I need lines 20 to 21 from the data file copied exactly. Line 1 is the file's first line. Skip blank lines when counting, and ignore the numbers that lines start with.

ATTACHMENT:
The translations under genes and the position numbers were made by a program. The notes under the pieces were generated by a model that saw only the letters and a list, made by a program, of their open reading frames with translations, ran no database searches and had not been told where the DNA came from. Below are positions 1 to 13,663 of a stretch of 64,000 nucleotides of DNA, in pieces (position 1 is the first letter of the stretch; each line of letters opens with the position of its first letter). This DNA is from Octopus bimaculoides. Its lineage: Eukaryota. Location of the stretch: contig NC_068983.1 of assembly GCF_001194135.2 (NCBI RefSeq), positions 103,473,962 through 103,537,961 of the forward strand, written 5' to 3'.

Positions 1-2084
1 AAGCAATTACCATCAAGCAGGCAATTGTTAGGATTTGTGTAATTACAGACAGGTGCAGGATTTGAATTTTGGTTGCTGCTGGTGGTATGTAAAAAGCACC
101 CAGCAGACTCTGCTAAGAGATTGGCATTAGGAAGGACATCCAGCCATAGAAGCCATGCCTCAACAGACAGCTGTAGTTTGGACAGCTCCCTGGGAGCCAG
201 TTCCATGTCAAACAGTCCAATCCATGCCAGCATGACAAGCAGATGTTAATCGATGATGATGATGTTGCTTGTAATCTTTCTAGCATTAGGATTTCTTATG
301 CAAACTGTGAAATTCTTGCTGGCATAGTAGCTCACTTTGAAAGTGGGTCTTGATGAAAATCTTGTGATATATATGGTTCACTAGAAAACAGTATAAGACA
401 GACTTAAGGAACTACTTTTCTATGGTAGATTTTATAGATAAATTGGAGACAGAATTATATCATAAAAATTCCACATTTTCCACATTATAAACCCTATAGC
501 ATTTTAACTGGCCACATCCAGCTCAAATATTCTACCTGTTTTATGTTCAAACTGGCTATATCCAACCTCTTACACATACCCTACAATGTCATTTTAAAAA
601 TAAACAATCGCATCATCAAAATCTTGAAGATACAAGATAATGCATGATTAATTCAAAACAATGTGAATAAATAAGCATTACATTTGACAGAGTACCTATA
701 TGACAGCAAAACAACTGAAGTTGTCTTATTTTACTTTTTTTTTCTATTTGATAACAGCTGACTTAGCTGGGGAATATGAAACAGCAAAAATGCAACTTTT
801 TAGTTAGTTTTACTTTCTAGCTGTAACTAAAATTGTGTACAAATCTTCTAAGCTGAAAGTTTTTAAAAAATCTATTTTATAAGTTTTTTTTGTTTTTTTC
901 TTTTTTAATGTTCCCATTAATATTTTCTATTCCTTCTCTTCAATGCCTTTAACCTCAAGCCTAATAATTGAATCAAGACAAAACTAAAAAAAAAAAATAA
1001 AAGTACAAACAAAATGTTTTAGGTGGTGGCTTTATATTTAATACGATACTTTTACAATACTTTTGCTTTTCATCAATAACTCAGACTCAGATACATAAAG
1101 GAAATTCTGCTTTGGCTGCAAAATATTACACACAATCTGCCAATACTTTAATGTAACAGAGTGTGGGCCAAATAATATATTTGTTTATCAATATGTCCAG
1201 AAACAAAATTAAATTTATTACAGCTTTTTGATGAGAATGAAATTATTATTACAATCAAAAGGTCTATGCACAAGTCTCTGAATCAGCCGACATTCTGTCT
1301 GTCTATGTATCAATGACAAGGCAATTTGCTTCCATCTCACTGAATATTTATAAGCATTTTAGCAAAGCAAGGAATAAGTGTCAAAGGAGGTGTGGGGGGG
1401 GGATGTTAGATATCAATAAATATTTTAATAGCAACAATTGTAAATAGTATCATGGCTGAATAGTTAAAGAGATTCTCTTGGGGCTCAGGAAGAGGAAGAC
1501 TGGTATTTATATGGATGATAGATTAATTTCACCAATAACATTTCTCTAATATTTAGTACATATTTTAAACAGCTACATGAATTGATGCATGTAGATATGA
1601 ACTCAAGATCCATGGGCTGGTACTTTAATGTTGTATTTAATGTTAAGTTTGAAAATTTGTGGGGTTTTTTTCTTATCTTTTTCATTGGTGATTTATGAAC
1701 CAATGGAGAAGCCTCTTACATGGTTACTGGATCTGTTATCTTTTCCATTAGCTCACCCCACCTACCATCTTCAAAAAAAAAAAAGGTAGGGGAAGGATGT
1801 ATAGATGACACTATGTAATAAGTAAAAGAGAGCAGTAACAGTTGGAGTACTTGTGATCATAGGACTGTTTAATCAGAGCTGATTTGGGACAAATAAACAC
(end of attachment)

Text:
1701 CAATGGAGAAGCCTCTTACATGGTTACTGGATCTGTTATCTTTTCCATTAGCTCACCCCACCTACCATCTTCAAAAAAAAAAAAGGTAGGGGAAGGATGT
1801 ATAGATGACACTATGTAATAAGTAAAAGAGAGCAGTAACAGTTGGAGTACTTGTGATCATAGGACTGTTTAATCAGAGCTGATTTGGGACAAATAAACAC